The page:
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Correspondence to Piet Gros.

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The authors declare no competing financial interests.

Integrated supplementary information

Supplementary Figure 1 Model quality of C3b-miniFH-FI and C3b-miniFH crystal structures and overall structure comparisons.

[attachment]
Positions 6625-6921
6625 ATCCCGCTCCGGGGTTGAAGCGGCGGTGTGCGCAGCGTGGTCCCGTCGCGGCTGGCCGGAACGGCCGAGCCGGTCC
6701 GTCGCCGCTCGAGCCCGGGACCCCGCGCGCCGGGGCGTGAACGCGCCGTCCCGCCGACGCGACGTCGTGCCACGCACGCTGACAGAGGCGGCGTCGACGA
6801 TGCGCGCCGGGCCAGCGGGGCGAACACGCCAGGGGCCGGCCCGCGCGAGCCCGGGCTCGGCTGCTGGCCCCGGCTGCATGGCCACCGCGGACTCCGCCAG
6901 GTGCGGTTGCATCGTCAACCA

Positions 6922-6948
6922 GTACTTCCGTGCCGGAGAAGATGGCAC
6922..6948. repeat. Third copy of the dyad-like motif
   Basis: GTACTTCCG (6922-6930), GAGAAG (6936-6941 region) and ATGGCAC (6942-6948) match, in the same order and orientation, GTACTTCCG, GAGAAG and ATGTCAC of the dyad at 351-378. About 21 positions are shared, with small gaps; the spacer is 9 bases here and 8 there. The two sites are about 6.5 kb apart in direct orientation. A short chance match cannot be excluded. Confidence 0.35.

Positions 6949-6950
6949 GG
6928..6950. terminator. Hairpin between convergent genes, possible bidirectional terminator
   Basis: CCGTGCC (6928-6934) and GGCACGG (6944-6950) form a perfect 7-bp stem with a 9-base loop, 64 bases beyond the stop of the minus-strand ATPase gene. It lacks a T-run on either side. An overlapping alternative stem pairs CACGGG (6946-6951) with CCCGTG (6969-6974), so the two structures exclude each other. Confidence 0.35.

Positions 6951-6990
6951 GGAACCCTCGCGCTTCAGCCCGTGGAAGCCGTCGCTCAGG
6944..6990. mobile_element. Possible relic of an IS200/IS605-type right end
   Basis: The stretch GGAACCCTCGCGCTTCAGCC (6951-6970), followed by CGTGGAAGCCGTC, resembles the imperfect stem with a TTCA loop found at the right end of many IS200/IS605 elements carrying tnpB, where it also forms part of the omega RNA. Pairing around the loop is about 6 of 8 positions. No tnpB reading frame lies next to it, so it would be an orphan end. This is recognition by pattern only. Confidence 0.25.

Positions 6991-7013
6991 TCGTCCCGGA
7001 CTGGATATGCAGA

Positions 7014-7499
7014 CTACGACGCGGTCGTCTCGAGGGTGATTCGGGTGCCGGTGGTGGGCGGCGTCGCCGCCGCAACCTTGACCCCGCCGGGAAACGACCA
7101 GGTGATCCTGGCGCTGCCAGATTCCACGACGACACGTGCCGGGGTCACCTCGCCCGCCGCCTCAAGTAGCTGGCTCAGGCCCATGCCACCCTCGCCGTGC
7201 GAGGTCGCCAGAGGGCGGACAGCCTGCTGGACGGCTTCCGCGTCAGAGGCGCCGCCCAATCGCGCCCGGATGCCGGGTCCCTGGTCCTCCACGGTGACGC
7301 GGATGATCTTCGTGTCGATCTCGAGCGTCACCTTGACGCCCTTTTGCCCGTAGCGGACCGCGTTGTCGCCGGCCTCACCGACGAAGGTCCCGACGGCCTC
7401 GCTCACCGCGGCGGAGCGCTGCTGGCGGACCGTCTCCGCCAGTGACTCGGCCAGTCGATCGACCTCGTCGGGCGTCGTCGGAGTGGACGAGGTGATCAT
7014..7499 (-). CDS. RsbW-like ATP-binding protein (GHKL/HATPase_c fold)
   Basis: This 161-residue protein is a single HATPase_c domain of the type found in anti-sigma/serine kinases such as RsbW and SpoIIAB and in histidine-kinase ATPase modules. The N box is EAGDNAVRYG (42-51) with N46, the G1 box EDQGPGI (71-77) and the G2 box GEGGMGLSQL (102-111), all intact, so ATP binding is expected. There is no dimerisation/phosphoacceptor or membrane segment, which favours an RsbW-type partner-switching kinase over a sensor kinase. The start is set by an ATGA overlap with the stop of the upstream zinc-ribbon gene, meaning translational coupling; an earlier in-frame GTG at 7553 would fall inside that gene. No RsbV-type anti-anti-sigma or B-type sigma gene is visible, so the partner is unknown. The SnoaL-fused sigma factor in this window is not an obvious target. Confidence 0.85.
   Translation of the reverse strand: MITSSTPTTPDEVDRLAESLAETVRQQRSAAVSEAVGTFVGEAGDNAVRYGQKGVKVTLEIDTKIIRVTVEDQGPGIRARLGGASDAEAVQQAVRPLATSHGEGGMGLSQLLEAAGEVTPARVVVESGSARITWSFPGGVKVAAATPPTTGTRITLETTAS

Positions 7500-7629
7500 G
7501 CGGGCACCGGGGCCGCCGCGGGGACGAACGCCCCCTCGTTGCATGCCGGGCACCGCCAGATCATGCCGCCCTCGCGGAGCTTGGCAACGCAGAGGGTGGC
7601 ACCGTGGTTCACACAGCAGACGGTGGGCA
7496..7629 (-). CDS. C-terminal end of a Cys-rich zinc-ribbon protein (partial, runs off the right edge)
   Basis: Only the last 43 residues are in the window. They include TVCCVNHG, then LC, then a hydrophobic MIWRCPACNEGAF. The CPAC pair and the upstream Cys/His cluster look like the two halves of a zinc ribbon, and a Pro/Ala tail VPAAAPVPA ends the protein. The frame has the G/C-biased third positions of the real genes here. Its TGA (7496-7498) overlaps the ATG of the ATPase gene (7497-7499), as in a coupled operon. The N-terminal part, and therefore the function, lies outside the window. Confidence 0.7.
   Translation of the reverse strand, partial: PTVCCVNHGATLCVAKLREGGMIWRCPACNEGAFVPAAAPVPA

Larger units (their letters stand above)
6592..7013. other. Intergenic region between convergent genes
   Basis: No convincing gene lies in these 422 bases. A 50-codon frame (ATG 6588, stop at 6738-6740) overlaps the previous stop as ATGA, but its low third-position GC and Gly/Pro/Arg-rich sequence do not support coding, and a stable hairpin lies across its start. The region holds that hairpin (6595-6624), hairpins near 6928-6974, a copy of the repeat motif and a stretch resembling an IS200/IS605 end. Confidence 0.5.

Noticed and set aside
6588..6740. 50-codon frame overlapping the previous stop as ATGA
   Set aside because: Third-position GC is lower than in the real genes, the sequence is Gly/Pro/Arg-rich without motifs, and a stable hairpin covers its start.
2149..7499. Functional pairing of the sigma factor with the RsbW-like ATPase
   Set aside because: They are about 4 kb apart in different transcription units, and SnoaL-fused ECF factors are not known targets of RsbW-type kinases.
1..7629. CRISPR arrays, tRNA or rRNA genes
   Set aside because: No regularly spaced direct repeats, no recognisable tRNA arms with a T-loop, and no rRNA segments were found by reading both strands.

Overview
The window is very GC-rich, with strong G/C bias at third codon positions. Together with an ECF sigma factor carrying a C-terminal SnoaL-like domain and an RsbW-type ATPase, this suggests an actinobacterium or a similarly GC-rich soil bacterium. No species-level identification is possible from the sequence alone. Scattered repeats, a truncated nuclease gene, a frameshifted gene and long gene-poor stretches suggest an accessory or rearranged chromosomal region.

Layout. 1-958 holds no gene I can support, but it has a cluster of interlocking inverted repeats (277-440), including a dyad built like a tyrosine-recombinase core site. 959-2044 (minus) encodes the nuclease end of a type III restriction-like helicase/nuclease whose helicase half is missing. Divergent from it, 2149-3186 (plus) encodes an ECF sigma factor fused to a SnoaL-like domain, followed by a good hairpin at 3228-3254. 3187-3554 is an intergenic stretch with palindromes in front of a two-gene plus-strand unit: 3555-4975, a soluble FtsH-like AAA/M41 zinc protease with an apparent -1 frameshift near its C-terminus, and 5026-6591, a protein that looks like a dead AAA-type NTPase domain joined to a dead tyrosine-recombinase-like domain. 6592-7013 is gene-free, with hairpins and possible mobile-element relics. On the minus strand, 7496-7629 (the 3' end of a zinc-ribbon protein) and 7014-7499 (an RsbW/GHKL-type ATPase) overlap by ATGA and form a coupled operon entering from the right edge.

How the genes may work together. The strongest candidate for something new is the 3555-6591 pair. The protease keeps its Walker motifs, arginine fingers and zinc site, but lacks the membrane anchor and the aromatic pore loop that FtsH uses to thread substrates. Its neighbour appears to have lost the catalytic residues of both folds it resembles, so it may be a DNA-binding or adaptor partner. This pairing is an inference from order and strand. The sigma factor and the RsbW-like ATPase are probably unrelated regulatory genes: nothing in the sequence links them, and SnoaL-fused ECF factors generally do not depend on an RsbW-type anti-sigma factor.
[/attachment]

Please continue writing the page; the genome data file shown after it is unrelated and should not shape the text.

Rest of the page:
(a) Overall 2DFo-mFc electron density contoured at 1.0 σ for C3b-miniFH-FI (left) and C3b-miniFH (right). (b) Average B-factor and real-space correlation coefficient for α and β chain of C3b, miniFH and FI for the two independent copies of the complex in the crystal. FI copy 1 exhibits higher real-space correlation and lower B-factor. (b) Missing electron densities for the poly-glycine linker between CCP4 and CCP19 of miniFH in both copies C3b-miniFH-FI and C3b-miniFH structures. The distances between miniFH CCP4 C-terminal and CCP19 N-terminal in the two copies of C3b-miniFH-FI and C3b-miniFH are 36-37 Å. (d) Left-hand side: structural superposition of C3b-miniFH-FI (grey and orange) with C3b-FH CCP1-4 (pdb: 2WII) (Wu, J. et al. Nature Immunology 10, 728–733, 2009) (blue and purple) and C3b-miniFH (cyan and black) shows similar binding of FH CCP1-4 to C3b. Right-hand side: structural superposition of TED domains in C3b-miniFH-FI (grey and orange) with C3b-miniFH (cyan and black) and C3d-FH CCP19-20 (pdb: 3OXU; yellow and green) (Morgan. H. P. et al. Nature SMB 18, 463–470, 2011) shows similar binding of FH CCP19-20 binding to C3b/C3d TED domains. (e) Cartoon representations of the main chains in the structure of free FI (purple) and of FI as observed in C3b-miniFH-FI (green); left side. Several loops could not be modeled in free FI due to disorder (Roversi, P. et al. PNAS 108, 12839–12844, 2011). In the right panel, electron densities (contoured at 1.0 σ level) for these loops and corresponding parts of the model as observed in C3b-miniFH-FI are shown. (f) Structural superposition of C3b CTC domains shows that the core of the CTC domain behaves as a rigid body. In both C3b-miniFH (cyan) and C3b-miniFH-FI (grey) complex, CTC exhibits a β-turn-β configuration of the ‘neck’ region, whereas in the C3b-FH CCP1-4 complex (blue) CTC exhibits a α-helix in this region. Compared to C3b-miniFH-FI (grey) structure, the CTC domain in C3b-miniFH (cyan) displays a 34° rotation due to a twisting of a hinge loop formed by residues E1515-K1526 (highlighted in purple). A simplified diagram in the right side illustrates this feature.